Magazine
1966-02-01
Technical Paper
660317
Robert B. Meyersburg
Realistic assessment of the role of V/STOL air transportation in the 1970’s is important to government transportation policies being formulated. Studies of a system, including the vehicle, airport, air traffic, and navigation facilities, were conducted in a specific market -- the California Corridor. Four VTOL aircraft representing various concepts were designed to a common set of requirements. These aircraft, one STOL, a conventional jet aircraft, and a conventional helicopter, were operated in a simulated airline network. Costs and revenues were compared to those of conventional jet aircraft operating on the same airline network. Ground transportation systems were assessed, including the automobile which is a formidable opponent on shorter routes. However, the STOL/VTOL systems by virtue of their convenience and overall speed, capture some traffic from other transportation means and generate new customer markets.
1966-02-01
Technical Paper
660319
George Litchford, John E. Gallagher
The inauguration of true city center schedules coupled with the tremendous response from the traveling public and the continuing increase in passenger seat mile revenues for over a decade of VTOL scheduled air carrier service is evidence of the public need and confirmation of a continuing expansion of operations. Future research and development will be directed at reducing operating costs and improving schedule regularity on trip lengths that vary from the very short inter-airport to city distances to upwards of a hundred miles. The airframe manufacturers are already building helicopters large enough to carry 45 to 65 passengers and if adequate progress can be made in reducing direct operating costs (and thereby lowering seat mile costs), helicopters will become a common mode of air transportation in the very short-haul market. One significant advantage of VTOL air transportation is the flexibility of service patterns that can be provided.
1966-02-01
Technical Paper
660310
W. E. Helfrich
One of the problems associated with long part life in aircraft jet engines is wear in nonlubricated mating parts resulting from vibration, fretting, impact, or sliding during engine operation. A significant improvement in the life of engine parts subject to this type of wear can be achieved by coating mating surfaces with protective, wear resistant materials. Numerous plasma sprayed and detonation flame plated coatings have been developed for this purpose. Successful use of the plasma sprayed coatings in these applications is dependent on development of the necessary coating properties and strict control of the coating process. Engine experience with both types of protective coatings has been most successful when coatings are tailored to the environment and type of wear encountered.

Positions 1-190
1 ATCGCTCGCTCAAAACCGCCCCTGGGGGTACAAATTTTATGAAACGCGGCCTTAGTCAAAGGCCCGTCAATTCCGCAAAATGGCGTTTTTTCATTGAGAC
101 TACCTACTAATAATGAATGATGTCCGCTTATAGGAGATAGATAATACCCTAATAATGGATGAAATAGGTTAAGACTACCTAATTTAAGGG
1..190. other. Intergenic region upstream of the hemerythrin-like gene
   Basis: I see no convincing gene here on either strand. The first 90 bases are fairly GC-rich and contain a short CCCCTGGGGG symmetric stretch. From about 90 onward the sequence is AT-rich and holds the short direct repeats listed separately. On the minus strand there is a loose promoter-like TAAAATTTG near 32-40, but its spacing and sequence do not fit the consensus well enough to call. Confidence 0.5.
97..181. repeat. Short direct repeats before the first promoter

1966-02-01
Technical Paper
660658
L. Yates
Considerations governing the selection of superalloys and refractory alloys for the fabrication of high-performance reentry vehicles are discussed. Oxidation resistant coatings were evaluated to determine their capacity to protect faying surfaces. The performance of the R-512A coating under simulated reentry conditions is reported.
1966-02-01
Technical Paper
660653
C. P. Boebel, S. J. Babjak
Newer concepts of thermal control coatings involving tailored optical properties are compared with the paints and coatings presently used on spacecraft. Emphasis is also given to evaluation and measurement techniques specifically dealing with the combined spatial environmental effects facility. Into a facility of the type both exposure and intermittant “in situ” optical measurements can be performed under an ultra high vacuum. A brief discussion of damage mechanisms is included along with a description of a computerized data retrieval system based on optical properties. Researchers in this aerospace field have high hopes for significant advances in the next several years through advanced materials and composites, “in situ” evaluation and measurement techniques, and computerized optical data retrieval for thermal control designers.
1966-02-01
Technical Paper
660660
S. Priceman, L. Sama
A recently developed high temperature oxidation protective coating system for columbium and tantalum alloys is described and characterized. Oxidation test data and mechanical property data are given which indicate the suitability of these coatings as thermal protective materials for use in multicycle earth re-entry vehicles. The inherent capability of this coating to be uniformly applied to practically any size or shape part, or even to intricate sheet metal assemblies, is demonstrated. Several types of coated components are illustrated as examples of the adaptability of the process to complex full scale aerospace hardware.
1966-02-01
Technical Paper
660583
Merlin Hansen
1966-02-01
Technical Paper
660582
E. W. TANQUARY
1966-02-01
Technical Paper
660539
Louis C. Lundstrom
The National Traffic and Motor Vehicle Safety Act of 1966, now under development by Congress, provides for the establishment of motor vehicle safety standards. In anticipation of the development of new standards, engineers in the SAE and in industry are planning ahead, collecting additional safety test information and analyzing designs and data. Computers are playing an increasingly important role in this work. The results of such work will assist the safety engineer in determining the true value of proposed safety standards and whether the proposed changes in vehicle design will actually result in an improvement in safety for the passenger.
1966-02-01
Technical Paper
660536
J. L. Fulton
This paper compares the performance of seat belts and shoulder Harnesses in high-performance vehicles used in hazardous traffic assignments by the Los Angeles Police Department. Results are positive in favor of the harness, and support the predictions of effectiveness reported in the many research and test projects concerned with restraining devices. Also discussed are the steps taken in the design and field testing of vehicle occupant “packaging.” A basic question is raised: Can or will the harness replace the seat belt in the near future?